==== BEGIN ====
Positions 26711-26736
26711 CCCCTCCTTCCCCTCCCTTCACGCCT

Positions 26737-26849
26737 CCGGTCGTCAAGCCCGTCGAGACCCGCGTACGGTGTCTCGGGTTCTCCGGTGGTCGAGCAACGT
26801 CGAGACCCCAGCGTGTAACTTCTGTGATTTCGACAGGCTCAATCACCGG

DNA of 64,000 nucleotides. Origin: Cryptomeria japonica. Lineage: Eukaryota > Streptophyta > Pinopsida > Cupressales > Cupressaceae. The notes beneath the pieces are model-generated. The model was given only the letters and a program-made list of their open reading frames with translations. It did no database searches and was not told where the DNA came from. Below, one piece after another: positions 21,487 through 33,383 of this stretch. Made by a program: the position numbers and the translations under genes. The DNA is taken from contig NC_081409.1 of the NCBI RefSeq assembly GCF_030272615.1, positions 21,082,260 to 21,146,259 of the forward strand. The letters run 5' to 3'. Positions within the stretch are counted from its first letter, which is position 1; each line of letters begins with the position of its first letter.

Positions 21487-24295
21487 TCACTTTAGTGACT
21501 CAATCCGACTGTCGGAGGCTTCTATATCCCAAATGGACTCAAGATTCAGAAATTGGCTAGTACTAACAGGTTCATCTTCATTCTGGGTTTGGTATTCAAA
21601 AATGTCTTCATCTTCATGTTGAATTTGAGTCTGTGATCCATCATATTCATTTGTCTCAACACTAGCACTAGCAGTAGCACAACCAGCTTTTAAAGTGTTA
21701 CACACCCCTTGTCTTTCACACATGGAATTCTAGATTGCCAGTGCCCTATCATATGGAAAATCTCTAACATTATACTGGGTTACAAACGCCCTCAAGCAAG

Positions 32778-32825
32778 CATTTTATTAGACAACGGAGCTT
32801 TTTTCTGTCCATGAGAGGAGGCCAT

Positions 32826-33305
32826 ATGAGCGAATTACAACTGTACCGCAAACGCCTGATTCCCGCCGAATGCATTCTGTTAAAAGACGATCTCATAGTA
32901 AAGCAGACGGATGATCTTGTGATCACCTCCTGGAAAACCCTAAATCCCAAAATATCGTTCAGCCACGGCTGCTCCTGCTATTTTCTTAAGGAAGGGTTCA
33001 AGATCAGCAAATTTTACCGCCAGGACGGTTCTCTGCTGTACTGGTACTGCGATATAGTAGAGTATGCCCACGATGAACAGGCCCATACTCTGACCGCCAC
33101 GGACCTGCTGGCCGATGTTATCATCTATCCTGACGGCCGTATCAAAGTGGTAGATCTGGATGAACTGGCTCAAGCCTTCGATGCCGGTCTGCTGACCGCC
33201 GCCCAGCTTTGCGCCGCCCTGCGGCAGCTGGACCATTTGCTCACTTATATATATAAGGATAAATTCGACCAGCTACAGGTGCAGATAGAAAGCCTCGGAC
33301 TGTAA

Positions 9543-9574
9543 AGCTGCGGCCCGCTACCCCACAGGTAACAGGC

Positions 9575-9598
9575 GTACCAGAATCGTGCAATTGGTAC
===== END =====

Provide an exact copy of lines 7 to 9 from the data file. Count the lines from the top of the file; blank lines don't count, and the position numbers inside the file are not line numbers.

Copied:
Positions 21487-24295
21487 TCACTTTAGTGACT
21501 CAATCCGACTGTCGGAGGCTTCTATATCCCAAATGGACTCAAGATTCAGAAATTGGCTAGTACTAACAGGTTCATCTTCATTCTGGGTTTGGTATTCAAA